Jump to Content
Jump to chapter

William Wordsworth

Ernest De Selincourt and Chester L. Shaver (eds), The Letters of William and Dorothy Wordsworth, Vol. 1: The Early Years: 1787–1805 (Second Revised Edition)

Find Location in text

Main Text


  • Address: Mr Mathews | Mr Mathews | No. 18 Strand | London
  • Postmark: 20 February 1794.
  • Stamp: Halifax.
  • MS. Brit. Mus. M(—), i. 82. P(—), iii. 233. L, i. 57. EL, 108.

  • My address Mr. Rawson's,
  • Mill-house, near Halifax
  • Febry 17 [1794]

Dear Mathews,

I am overjoyed to hear from you again, and to perceive that your regard for me is undiminished. I quitted Keswick some time since, and have been moving backwards1 and forwards which prevented me receiving your very kind letter as I ought to have done. I am now staying with a gentleman who married a relation of mine, with whom my Sister was brought up; my sister is under the same roof with me, and indeed it was to see her that I came into this country. When I received your letter in France informing me of your engagement, and of the prospect of your making a voyage up the Mediterranean, I flattered myself that you would always have reason to look back with pleasure on the time when you undertook pg 112that office; and in my letter in answer (which I dispatched by return of post though you have never received it)1 I spoke with great confidence of the probability that this might be a method of securing you an Independence. I am sorry to have been disappointed; but I find it easy to conceive that with such characters your situation was a most painful one. I approve much of your change of profession,2 all professions I think are attended with great inconveniences, but that of the priesthood with the most. Tell me on what terms you now study, or how you mean to practise.

You have learned from Myers3 that, since I had the pleasure of seeing you, I have been do[ing] nothing and still continue to be doing nothing. What is to become of me I know not: I cannot bow down my mind to take orders, and as for the law I have neither strength of mind purse or constitution, to engage in that pursuit. It gives me great pleasure to hear you speak in such affectionate terms of our former conversations, such language adds to the desire which the recollection of those enjoyments inspires me with of repeating them. I am happy to hear that you are master of Spanish and Portuguese.4 Of Spanish I have read none these three years and little Italian, but of French I esteem myself a tolerable master. My Italian studies I am going to resume immediately, as it is my intention to instruct my sister in that language.

Have you heard anything of Terrot? where is he, and what doing?5 If you write to him remember me affectionately to him. I know [not] when I am likely to see you, as I am uncertain when pg 113I shall be in London, nor do I think it worth while to take my master's degree next summer.1 As an honour you know it is nothing, and in a pecuniary light it would be of no use to me, on the contrary, it would cost me a good deal of money. Pray give my best love to Myers, and in your next, which I shall expect as soon as you have leisure, favour me with his address, and I will write to him. I need not dwell on the pleasure I should have in meeting you, in reading with you the composition of which you speak, in giving a second birth to [our] former conversations. What rema[rks do] you make on the Portuguese? in what state is knowledge with them? and have the principles of free government any advocate there? or is Liberty a sound of which they have never heard? Are they so debased by superstition as we are told, or are they improving in anything? I should wish much to hear of those things, and to know what made the most impression upon you whilst amongst them. Adieu. Pray write to me soon, I regret much having received your letter so late as I did. Be assured that I shall always think of you, with tenderness and affection.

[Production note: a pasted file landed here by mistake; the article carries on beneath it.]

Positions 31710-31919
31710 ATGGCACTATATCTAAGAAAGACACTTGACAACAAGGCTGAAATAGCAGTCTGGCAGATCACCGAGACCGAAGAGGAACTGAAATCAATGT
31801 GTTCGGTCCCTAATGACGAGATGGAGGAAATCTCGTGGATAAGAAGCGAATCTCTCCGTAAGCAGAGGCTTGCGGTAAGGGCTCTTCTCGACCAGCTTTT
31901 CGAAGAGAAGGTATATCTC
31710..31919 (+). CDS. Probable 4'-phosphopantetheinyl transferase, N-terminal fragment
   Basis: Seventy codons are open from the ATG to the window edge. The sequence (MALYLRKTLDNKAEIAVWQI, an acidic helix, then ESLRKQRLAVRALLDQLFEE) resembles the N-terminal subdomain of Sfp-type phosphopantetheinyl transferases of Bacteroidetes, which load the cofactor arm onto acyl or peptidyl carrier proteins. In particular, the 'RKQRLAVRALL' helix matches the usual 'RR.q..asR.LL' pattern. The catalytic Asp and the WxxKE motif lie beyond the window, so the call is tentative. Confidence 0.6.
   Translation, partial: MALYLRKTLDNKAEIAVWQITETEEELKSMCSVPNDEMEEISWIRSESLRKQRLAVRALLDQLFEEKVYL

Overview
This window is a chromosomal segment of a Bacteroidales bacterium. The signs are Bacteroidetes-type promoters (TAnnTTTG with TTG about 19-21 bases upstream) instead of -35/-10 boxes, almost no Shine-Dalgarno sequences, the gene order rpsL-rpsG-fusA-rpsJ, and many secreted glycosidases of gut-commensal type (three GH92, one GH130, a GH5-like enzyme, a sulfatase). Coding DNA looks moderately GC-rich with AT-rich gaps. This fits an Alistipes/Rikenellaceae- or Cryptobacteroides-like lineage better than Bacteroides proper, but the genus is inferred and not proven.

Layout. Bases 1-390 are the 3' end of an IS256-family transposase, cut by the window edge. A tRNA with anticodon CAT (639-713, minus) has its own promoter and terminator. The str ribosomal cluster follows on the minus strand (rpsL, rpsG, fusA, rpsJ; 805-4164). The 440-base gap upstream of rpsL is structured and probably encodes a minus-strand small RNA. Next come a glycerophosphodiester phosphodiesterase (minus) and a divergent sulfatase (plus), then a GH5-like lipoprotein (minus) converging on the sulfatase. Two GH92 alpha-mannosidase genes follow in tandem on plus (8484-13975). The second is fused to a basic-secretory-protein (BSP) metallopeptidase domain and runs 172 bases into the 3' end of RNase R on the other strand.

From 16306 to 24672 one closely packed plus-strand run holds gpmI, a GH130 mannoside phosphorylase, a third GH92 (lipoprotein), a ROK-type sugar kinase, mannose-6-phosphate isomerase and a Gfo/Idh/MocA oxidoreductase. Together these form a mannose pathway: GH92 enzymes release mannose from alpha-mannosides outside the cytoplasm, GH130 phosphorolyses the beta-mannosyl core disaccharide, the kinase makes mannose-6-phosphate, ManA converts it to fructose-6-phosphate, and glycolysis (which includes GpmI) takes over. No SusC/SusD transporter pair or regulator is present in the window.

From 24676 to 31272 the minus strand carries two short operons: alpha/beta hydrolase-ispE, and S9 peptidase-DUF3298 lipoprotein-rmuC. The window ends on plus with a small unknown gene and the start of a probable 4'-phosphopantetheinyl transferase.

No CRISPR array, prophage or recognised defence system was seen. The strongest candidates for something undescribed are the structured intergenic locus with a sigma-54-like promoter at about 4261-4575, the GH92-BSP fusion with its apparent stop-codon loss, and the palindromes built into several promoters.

W. Wordsworth.  

Notes Settings


Editor’s Note
1 He was at Whitehaven, Christmas 1793 (EL).
Editor’s Note
1 When W. W. wrote to Mathews from Blois on 19 May 1792 (Letter 23), he hoped for an early reply. As his letter would have required five days to reach London, Mathews's answer could not have been sent before 24 May and would not have arrived at Blois until 29 May. Since W. W. replied at once, his undelivered letter should have got to London not later than 5 June. Perhaps Mathews had already gone abroad by that date; in any case he was not in England when An Evening Walk and Descriptive Sketches were published on 29 Jan. 1793 (Letter 40).
Editor’s Note
2 Mathews had been admitted at the Middle Temple on 9 Nov. 1793.
Editor’s Note
3 In July 1788, at the end of his first year at St. John's College, Cambridge, John Myers was admitted at Gray's Inn. From Jan. 1791, when he graduated B.A., until 26 Nov. 1796, when he was called to the Bar, he appears to have been a law student in London, where, as W. W.'s remark suggests, W. W. saw him in 1793 on his return from France. Myers took his M.A. in 1794, but, as far as is known, was never ordained. By 1798 he was a barrister on the home circuit, with chambers at 1 Holborn Court, Gray's Inn. If he was living at Gray's Inn when this letter was written, it is odd that W. W. should not have known his address.
Editor’s Note
4 According to his brother Charles, Mathews had 'an absolute thirst for languages'. When he was a schoolboy, he got up at four or five to study Italian and Spanish; and by the time he was 20 he could speak or read Latin, Greek, Hebrew, and French as well.
Editor’s Note
5 Some time in 1794 he became curate of Sculcoates, Yorks.
Editor’s Note
1 Ordinarily the M.A. could not be taken until three years had elapsed after the conferring of the B.A.
logo-footer Copyright © 2020. All rights reserved. Access is brought to you by Log out